Eskom has just announced that it has submitted a tariff application to National Energy Regulator (Nersa). Economist Mike Schüssler says it may lead to an increase of 17% in electricity tariffs next year.
It may ask for even more in the following year, but that submission will only be made at a later stage.
In a departure from previous practices, Eskom has announced the submission of its latest application publicly. The utility said it has applied to Nersa “for the evaluation and approval of the regulatory clearing account (RCA) balance for the first year (2013/14 period) of the third multi-year price determination (MYPD3) amounting to R22.8 billion.”
This means Eskom has asked Nersa to reimburse it for the financial shortfall in the first year of its current tariff period (MYPD3), namely 20013/14.
In terms of the prescribed methodology used to determine electricity tariffs Nersa may adjust tariffs after the end of every financial year with regard to the over- or under-recovery of Eskom’s costs from the tariffs. If there is a over-recovery the adjustment may be in favour of the consumer, but under-recoveries may trigger an adjustment in favour of Eskom. This mechanism is called the Regulatory Clearing Account (RCA).
Eskom is therefore saying it under-recovered costs by R22.8 billion in 2013/14 and is asking Nersa to compensate it by adding the amount to future tariffs.
If approved, the R22.8 billion will translate into a tariff increase of about 14%, says Schüssler. This increase will be over and above the 3.5% increase granted to Eskom in terms of earlier Nersa decisions.
Initially Nersa determined that electricity tariffs would increase by 8% per year in every year of MYPD3, which stretches from April 1 2013 to March 31 2018. On April 1 2015 however, tariffs increased by 12.69% instead of 8%, after an adjustment was made for under-recovery in the previous tariff period (MYPD2).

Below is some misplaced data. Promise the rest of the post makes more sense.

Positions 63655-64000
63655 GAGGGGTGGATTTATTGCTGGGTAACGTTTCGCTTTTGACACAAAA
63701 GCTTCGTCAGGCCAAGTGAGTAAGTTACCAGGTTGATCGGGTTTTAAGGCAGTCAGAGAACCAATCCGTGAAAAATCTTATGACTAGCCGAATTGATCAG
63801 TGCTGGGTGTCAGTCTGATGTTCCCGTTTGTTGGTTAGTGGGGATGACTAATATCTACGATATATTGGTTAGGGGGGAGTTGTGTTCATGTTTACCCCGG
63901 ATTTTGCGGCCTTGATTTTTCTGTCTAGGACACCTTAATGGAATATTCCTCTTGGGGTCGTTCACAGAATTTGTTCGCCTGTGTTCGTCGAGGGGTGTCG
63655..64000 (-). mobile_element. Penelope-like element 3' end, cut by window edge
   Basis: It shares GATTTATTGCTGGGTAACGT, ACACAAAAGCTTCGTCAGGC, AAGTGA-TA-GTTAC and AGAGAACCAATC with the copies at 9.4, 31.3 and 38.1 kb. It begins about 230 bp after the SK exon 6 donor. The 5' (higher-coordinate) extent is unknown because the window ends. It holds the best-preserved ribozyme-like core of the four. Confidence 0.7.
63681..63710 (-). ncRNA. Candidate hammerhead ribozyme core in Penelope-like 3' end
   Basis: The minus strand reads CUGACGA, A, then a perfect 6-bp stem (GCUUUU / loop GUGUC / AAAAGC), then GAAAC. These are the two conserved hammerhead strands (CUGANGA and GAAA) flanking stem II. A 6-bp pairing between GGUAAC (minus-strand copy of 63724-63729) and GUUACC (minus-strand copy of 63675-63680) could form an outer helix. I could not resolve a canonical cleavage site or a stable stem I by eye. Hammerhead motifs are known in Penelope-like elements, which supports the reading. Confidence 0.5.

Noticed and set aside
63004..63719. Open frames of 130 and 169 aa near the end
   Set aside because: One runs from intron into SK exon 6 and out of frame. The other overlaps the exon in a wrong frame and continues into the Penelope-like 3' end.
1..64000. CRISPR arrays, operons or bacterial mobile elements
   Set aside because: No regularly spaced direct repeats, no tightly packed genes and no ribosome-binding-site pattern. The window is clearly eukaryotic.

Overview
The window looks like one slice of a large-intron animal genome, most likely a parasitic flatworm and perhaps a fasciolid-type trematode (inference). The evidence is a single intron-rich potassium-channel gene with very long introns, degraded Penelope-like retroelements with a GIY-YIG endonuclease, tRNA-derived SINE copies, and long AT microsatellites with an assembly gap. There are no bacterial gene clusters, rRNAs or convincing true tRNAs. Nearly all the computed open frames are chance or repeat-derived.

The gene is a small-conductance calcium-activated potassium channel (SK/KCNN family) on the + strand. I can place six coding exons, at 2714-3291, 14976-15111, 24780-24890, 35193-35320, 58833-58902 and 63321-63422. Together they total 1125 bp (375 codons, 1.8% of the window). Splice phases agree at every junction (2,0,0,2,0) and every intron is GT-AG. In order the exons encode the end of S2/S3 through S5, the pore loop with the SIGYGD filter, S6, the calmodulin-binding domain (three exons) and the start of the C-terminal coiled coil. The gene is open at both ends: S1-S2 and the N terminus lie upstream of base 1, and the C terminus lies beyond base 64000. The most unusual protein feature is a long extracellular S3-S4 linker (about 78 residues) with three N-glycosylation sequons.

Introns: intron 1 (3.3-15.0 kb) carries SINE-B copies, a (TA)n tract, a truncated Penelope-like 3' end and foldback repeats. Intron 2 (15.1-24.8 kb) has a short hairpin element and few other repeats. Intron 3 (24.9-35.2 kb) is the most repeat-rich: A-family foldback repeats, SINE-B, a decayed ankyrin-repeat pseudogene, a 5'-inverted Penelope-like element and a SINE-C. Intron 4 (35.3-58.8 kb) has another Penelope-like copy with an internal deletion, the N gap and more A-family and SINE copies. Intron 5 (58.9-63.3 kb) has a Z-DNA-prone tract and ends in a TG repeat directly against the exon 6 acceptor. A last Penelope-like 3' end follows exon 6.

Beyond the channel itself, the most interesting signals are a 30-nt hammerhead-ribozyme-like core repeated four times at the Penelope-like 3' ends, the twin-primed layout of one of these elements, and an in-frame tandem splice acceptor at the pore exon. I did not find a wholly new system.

This increased the base amount for the next year, with the result that the expected 8% increase next year decreased in percentage terms (in comparison with the current year) to 3.5%.
The increase applied for now will be in addition to the 3.5%, which indicates a possible increase of more than 17%.
Eskom did earlier submit a similar application, but withdrew it in favour of an application to re-open certain aspects of the current tariff determination. If approved, this application would have seen consumers pay 25% more for electricity. Nersa however rejected it, saying the methodology did not provide for a “selective re-opener”.
In the recent past a pattern has developed of Nersa approving significantly lower increases than what Eskom applied for.
In terms of the methodology Eskom is entitled to recover prudently incurred costs and a reasonable return. The prudency requirement has often been a hurdle for Eskom.
Eskom could also now have applied for an adjustment with regard to 2014/15, but has not done so. It is not clear whether the coming municipal elections played a role in the decision to defer that application.
It is possible that Eskom may submit an application for further adjustments for 2014/15 and 2016/17 after year-end on March 31 next year, together with a submission for the next tariff period (MYPD4).
This may result in an even bigger increase sought in the following year (2017/18).